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BWW Reviews: Theatre Works Explores Why WE LIVE HERE

I like the title of Harold Ellis Clark's WE LIVE HERE, winner of the NewWorks@TheWorks playwriting competition hosted by Playhouse on the Square and now playing at Theatre Works. If you emphasize the word WE, it offers two different interpretations: (1) It could refer to the racist white characters in the play, who don't relish the idea of ceding part of their predominately white neighborhood in Metarie to the black characters who have had the questionable luck of winning a post-Hurricane Katrina lottery; or (2) it could refer to the black characters themselves, who defiantly (and rightly) have planted their feet on new, if rocky, turf. In fact, any of the three words in the title could be emphasized and, consequently, offer a new facet inviting a different interpretation.

In point of fact, WE LIVE HERE is a variation on a theme initially raised in Lorraine Hansberry's 1950's "Great Grand Daddy" of such plays, RAISIN IN THE SUN. Despite the artistry of that play and its astute casting (it's sad that the great Claudia McNeil's "Mama," so powerful and iconic in the film version, wasn't even Oscar-nominated), one would hope that its "social relevance" would now seem no longer as potent; alas, as the past year's numerous racial disturbances (is there anyone who will ever hear the words "Ferguson, Missouri" and not give a sad shake of the head?) have shown, this oft-resurrected theme still has its lessons to teach.

I have mixed feelings about theatre offerings that are redolent with the earnestness of a classroom lesson. I never know whether such fare will yield a powerful theatrical experience or wag its righteous finger in a "you'd better learn from this" social studies lecture. The good news here is that the former holds sway. Not only is Mr. Ellis' writing both perceptive and timely, but the intuitive direction of John Maness (long a strong local presence both on- and behind- stage in such intimate productions) and the excellent performances (particularly by Jerry Rogers and Claire Kolheim as the displaced couple) insure a thought-provoking, dynamic experience.

The play opens with dramatic fireworks, as the new black neighbors have detained a young man (Gabriel Corry) who has broken an upstairs window and, evidently, left defamatory evidence on the lawn. The vocal pyrotechnics here are startling, and the actors have to perform on all cylinders. Then, in short order, there are appearances by a conscientious, challenged police officer (nicely and firmly played by Michael Corry) and, subsequently, the grandparents of the youthful miscreant, played by the always welcome Karin Barile and Michael J. Vails, trying with little initial success to make amends for their wayward grandson.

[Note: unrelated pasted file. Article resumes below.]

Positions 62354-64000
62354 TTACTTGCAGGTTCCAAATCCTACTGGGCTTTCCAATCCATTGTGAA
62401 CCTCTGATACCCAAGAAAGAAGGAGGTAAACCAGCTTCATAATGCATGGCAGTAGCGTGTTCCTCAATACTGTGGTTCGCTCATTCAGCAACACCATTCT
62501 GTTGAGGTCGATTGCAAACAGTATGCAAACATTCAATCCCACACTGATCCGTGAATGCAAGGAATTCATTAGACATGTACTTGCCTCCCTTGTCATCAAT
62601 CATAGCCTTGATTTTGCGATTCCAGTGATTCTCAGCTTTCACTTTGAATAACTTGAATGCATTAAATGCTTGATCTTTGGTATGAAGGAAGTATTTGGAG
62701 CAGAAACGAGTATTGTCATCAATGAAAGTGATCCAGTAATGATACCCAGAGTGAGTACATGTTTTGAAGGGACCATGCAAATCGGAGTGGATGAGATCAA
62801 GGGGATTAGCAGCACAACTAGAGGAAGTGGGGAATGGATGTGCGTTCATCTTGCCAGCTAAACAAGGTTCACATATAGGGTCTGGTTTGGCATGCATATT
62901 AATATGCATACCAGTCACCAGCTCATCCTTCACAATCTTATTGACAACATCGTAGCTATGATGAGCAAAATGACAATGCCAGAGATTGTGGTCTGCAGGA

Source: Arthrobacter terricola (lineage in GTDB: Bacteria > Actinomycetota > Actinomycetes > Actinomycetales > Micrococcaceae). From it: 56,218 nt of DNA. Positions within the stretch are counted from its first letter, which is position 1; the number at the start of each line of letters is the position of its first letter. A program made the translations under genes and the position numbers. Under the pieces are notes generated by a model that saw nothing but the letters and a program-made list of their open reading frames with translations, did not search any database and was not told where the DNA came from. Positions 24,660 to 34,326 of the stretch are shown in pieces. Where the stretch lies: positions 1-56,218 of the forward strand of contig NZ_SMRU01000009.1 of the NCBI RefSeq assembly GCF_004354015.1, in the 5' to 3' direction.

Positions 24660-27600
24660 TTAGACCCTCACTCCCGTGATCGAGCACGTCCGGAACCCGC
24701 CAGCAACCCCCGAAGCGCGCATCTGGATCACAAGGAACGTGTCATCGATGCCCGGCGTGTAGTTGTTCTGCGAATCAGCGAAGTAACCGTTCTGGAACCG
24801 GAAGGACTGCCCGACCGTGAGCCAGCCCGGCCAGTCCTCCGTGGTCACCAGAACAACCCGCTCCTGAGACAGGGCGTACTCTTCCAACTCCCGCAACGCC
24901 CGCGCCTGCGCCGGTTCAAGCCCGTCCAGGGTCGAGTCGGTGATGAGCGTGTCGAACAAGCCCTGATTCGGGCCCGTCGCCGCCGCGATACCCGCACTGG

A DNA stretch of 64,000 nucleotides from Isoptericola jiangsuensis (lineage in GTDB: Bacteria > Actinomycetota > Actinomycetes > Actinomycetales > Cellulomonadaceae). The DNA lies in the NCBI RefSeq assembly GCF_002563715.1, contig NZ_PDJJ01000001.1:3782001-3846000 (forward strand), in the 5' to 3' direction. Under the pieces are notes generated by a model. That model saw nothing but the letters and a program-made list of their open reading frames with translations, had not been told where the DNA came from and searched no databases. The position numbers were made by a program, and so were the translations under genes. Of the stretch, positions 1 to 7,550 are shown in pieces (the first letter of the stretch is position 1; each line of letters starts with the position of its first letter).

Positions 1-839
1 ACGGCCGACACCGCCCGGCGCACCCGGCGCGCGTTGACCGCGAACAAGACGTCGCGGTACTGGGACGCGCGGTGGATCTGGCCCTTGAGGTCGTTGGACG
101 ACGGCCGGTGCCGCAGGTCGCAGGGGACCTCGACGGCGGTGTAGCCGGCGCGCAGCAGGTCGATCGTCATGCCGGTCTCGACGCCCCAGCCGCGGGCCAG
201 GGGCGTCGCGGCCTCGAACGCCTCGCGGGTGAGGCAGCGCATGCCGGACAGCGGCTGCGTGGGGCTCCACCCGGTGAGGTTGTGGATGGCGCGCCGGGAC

Ms. Barile's sympathetic and kind "Barbara" doesn't take long to win over Ms. Kolheim's sensible and wary (and very pregnant) "Francine." The women bond relatively quickly. The men, on the other hand, require a little more time. While Mr. Vails' "Richard" seems unaware of his prejudices, he is basically a good man trying to do the right thing, and Vails' sweetly oblivious characterization is laced with comic grace notes. J. Jerome Rogers' mistrusting, distrustful "Calvin," on the other hand, is probably the adult character in most need of change. Both his present and past experiences create a distance between him and those around him; he even welcomes the intervention of the media-savvy "Reverend H. Thomas Todd" (an entertaining Curtis C.), who sees the incident as a means of staging a publicity-ripe protest. This, in turn, causes the spousal relationship with "Francine" to bristle.

Mr. Clark has written a fairly entertaining piece (it isn't without humor, despite the seriousness of the proceedings). I particularly like the way that the role of the policeman unfolds (there's a real surprise toward the end of the play). In light of recent, racially charged events involving young victims and the police, it's refreshing to see a positive spin on such a character. I also like the interactions in the one-on-one scenes that make us see these characters as "real people" (even the "Reverend," in his final scene, reveals a parental insight that saves him from being a stock character). If I found any opportunity missed, it might involve the unrepentant youngster who has to be prodded into apologies. (I would have liked to see a healing scene between him and the imposing "Calvin.") Yet, as an alternative to the requisite holiday fare that stakes out the Memphis stages with holly during December, WE LIVE HERE is a brisk reminder that "we ALL live here" - and need to make the best of it. In a way, it's sad that plays like this still must be written to address racial issues; but it's comforting that writers like Mr. Clark and a company of actors such as these have the talent to bring them to light. The sparse scenic design is by Phillip Hughen; the original music, by Zachary Badreddine. Through January 25.


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From This Author Joseph Baker

I received my Master of Arts Degree in English from Memphis State University and worked as an English instructor at Christian Brothers High School from (read more...)